Jun 11, 2005

The serpent was subtil

Yes, I know I misspelled "subtle," it's a reference to Pearl Jam's "Jeremy" video, which was referencing the KJV of the bible.

Yesterday was...interesting. I had left work to go to the local supermarket for some lunch, and coming back the ladies across the parking lot screamed at me when I drove up to come help them. We work in sort of a pentaplex, two buildings on our side, three on the other, and they're all sitting on big mounds of dirt, which leaves a lot of the concrete slab showing. So when I turned I immediately saw two older women behaving like scared monkeys and a 3' long black line up against the base of their building. I ambled over, and they're freaking out because there's a snake there.

Okay, let's take this from the top:

  • We live in Louisiana, a state not known for it's dryness nor vast expanses of concrete.
  • We work very near a small man-made lake and a lot of trees and underbrush.
  • We live in Louisiana.

So what conclusion can we draw from this? That there's going to be wildlife abounding, and since we're encroaching on their grounds, they're going to interact with us. And yes, I indeed know and respect people's views on snakes, and still respct my syster even though she kills every single slithering thing she sees, including garden hoses and rope, because her dog has been bit twice by poisonous snakes, but living half an hour from her keeps me from launching a rescue effort over there every time she sees a snake. So anyway...

Being in possession of my senses, naturally the first thing I notice is that it's business end is pointed away from me, the secnd thing I notice is it's colour (dark muddy green with red flecks,) the third thing is the little round head. Conclusion? Harmless, what farmers and livestockmen around here call a "chicken snake" or a "rat snake." I'm not even sure of it's real name, sad to say. Numerous as fleas, and about as dangerous as a hop toad. Granted they look tough, because they can obtain quite a length (I've seen them up around the 5' mark) but their bite is about as bad as that of a chameleon lizard.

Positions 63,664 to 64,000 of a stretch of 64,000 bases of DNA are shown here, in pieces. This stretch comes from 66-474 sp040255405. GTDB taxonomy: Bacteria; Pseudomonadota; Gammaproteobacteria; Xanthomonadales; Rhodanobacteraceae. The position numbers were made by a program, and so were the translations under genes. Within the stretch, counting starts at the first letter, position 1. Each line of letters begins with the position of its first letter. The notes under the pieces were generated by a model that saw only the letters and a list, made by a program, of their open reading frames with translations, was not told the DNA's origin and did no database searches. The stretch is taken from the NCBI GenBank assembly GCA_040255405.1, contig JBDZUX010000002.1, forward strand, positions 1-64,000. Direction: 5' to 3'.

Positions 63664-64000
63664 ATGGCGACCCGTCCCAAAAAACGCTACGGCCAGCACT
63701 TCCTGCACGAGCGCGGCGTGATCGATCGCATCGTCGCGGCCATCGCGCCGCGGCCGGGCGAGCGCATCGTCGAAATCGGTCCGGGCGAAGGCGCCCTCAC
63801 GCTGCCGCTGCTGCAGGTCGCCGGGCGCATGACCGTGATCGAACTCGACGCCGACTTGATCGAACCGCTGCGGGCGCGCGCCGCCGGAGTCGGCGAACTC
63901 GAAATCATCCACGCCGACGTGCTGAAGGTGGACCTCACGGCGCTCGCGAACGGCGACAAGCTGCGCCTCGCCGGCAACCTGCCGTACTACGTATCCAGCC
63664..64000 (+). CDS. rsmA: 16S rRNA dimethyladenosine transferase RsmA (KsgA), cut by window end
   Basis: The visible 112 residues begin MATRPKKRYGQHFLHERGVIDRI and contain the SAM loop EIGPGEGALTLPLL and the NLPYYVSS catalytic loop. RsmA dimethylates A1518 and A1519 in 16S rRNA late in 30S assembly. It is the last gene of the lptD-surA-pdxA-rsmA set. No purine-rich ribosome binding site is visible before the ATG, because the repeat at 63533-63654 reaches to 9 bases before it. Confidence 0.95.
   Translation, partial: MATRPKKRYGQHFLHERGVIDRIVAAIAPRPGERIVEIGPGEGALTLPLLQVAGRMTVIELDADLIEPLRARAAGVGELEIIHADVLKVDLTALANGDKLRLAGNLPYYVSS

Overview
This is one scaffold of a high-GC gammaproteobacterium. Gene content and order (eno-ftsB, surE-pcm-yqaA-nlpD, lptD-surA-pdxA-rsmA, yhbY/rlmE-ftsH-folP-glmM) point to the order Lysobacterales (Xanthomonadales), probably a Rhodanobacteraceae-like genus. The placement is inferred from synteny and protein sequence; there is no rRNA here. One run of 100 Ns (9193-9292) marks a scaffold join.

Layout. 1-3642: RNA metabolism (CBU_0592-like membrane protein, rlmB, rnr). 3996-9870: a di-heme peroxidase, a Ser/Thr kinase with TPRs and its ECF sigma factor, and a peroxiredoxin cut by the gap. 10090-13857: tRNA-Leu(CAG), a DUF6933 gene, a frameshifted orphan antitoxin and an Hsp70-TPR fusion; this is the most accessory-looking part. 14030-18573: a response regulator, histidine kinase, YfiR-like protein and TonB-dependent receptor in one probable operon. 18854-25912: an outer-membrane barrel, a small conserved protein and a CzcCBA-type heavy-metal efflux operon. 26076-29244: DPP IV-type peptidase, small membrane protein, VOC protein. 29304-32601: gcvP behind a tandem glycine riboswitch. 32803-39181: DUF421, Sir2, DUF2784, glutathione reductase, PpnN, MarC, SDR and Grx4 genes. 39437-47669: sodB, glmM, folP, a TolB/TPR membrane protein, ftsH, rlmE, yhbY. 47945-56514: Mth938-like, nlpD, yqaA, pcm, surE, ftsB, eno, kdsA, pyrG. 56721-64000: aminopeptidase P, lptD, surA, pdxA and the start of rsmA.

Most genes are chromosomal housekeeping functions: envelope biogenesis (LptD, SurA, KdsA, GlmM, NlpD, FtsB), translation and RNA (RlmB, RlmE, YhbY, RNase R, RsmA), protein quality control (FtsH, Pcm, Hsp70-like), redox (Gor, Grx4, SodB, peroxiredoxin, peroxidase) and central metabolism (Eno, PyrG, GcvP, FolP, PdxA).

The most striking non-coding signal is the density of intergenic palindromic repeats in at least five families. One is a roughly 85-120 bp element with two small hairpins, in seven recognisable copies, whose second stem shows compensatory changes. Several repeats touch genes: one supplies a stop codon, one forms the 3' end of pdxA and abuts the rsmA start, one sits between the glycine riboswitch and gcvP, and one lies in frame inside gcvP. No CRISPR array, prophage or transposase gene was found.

So, the conversation went just a little like this:

Them: "Will you kill it?"
Me: "Uhm...No. It's harmless." (And all life is sacred, even yours, you lame bitch.)
Them: "Is Chris there?" (meaning the boss) "He killed the last one!" (Inaccurate--he shot point blank and missed the last one a year ago, and the secretary had to kill it with a shovel.)
Me: "No, Chris is gone. It's not poisonous, don't worry." (And even if he was here I wouldn't bother him with something as silly as this.)
Them: "What is it? Shouldn't you kill it?"
Me: "It's a chicken snake--see the round head and the little red bits in it's scales? It's not poison. Poisonous snakes have triangular heads. Chicken snakes eat rats and frogs. If you kill it you'll be infested with rats." (I know, turning teacher to those two was about like trying to teach a pig to ride a bike, but I had to try.)
Them: "Do you have a shovel? Chris had a gun..." (Yeah, I carry a shovel on my bike.)